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To treat all priority groups with a Covid-19 vaccine, in all countries, we must scale-up manufacturing to meet global demand. To do this, broad sharing of knowledge is essential.
Covid-19 is a global scourge. As of 1st October this year there were nearly 34 million confirmed cases globally and over 1 million confirmed deaths, and rising. According to the World Health Organisation (WHO) the cost to the global economy is a colossal $375 billion every month.
There is no cure. Nor is there a vaccine. The failure rate amongst vaccine candidates is notoriously high, nevertheless, our government have bought six experimental vaccines which show promise, stockpiling 340 million doses. They have not revealed the prices they paid, nor have they said what will happen to the public’s money if the vaccine candidate fails.
“Vaccine nationalism” has taken hold in other nations too – most notably the US. But it is a high-risk strategy because no-one knows which will be the successful candidate out of the few that stand apart from the crowd, if any. A country could get lucky, but what if it doesn’t? Who wants to risk going to the back of the queue?
Moreover, it is becoming clearer to everyone that keeping a lid on localised hotspots is not easy if you want to keep a country economically active, and ultimately to do that you have to trade – you have to open your borders.
It makes sense for the world to work collaboratively. The imperative to do this has been underscored by the unholy scramble over r
Remdesivir earlier this year, when America bought up almost all the available supply from drug company Gilead, leading to rationing in the NHS and throughout Europe.
Let’s face it, when a safe and effective vaccine is found, supply will vastly outstrip demand and the remdesivir debacle will look like a stroll in the park. Who will oversee the mad scramble that’ll ensue, and ensure that the vaccine is distributed in an orderly way to governmental health agencies and healthcare organisations, and that poorer countries get their equitable share?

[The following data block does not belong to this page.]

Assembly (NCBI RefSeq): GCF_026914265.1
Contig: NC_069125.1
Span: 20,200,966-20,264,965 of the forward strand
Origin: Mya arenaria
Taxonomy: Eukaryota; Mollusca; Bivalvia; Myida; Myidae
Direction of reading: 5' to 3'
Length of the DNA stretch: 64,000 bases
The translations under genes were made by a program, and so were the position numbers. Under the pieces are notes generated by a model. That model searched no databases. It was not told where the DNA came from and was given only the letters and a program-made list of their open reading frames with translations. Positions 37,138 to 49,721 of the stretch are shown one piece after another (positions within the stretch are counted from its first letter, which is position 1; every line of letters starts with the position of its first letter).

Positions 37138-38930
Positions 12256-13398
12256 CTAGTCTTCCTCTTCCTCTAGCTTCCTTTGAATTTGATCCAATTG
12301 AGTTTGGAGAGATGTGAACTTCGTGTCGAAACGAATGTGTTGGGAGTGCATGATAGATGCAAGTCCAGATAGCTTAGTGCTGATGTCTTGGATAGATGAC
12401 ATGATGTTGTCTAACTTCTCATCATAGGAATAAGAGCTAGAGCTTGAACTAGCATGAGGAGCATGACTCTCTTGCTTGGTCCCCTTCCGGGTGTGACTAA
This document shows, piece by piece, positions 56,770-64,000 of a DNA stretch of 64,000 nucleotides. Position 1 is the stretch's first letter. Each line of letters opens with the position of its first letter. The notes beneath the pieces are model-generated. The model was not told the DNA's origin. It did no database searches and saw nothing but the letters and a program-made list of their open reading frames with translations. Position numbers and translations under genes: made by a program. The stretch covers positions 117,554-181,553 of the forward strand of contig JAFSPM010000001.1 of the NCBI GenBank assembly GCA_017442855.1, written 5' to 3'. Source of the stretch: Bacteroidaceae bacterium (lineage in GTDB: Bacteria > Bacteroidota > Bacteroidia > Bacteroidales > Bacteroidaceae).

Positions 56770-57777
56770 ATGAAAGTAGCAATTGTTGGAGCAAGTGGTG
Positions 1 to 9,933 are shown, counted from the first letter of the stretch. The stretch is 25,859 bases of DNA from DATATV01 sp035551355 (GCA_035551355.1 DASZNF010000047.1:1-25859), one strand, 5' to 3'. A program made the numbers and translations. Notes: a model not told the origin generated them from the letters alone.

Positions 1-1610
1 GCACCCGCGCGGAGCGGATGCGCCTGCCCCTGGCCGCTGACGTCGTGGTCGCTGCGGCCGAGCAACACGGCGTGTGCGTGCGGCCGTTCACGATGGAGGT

There is a solution. The World Health Organisation (WHO), Gavi, the Vaccine Alliance and CEPI, the Coalition for Epidemic Preparedness Innovation have come together to offer a framework under which these challenges can be openly and transparently addressed. Their COVAX Facility now has the interest of 173 countries. The UK is on board, with the latest addition being China – the US and Russia are the notable absentees.
To date, nine CEPI-approved candidate vaccines are being fast-tracked, among them the Oxford Uni/Astrazeneca one, with nine more under evaluation. The initial aim is to have 2 billion doses available by the end of 2021, to protect frontline health and care workers and some high risk and vulnerable people.
But to be able to treat all priority groups in all countries will require a huge effort to scale-up manufacturing to meet global demand. To do this it is essential that pharmaceutical companies share the knowledge and information on how each Covid-19 vaccine candidate is produced.
A number of initiatives have been proposed to do this. One is through supporting the waiver to parts of the TRIPS (Trade Related aspects of Intellectual Property Rights) agreement that is being put forward by South Africa and India in a meeting of the TRIPS council this week. The aim is to remove obstacles to the deep data and know-how sharing required for manufacturing as well as future research for Covid-19 vaccines, therapies and diagnostics.
In a similar way the Covid-19 Technology Access Pool (C-TAP), a separate mechanism being proposed by the WHO, brings together pledges of commitment to voluntarily share Covid-19 health technology related knowledge, intellectual property and data.
This broad sharing is essential. It will transform our ability to fight this disease – and go some way to meeting citizens’ right to access medicines as part of the right to the highest attainable standard of physical and mental health as enshrined in the international Covenant of Economic, Social and Cultural Rights.
Our Government has not yet pledged its support. It should do so – and help lead the fight to rid us of this scourge. Compared to our monthly loss of GDP, the cost involved is peanuts.
Baroness Sheehan is a Liberal Democrat Life peer and Liberal Democrat Lords spokesperson for international development.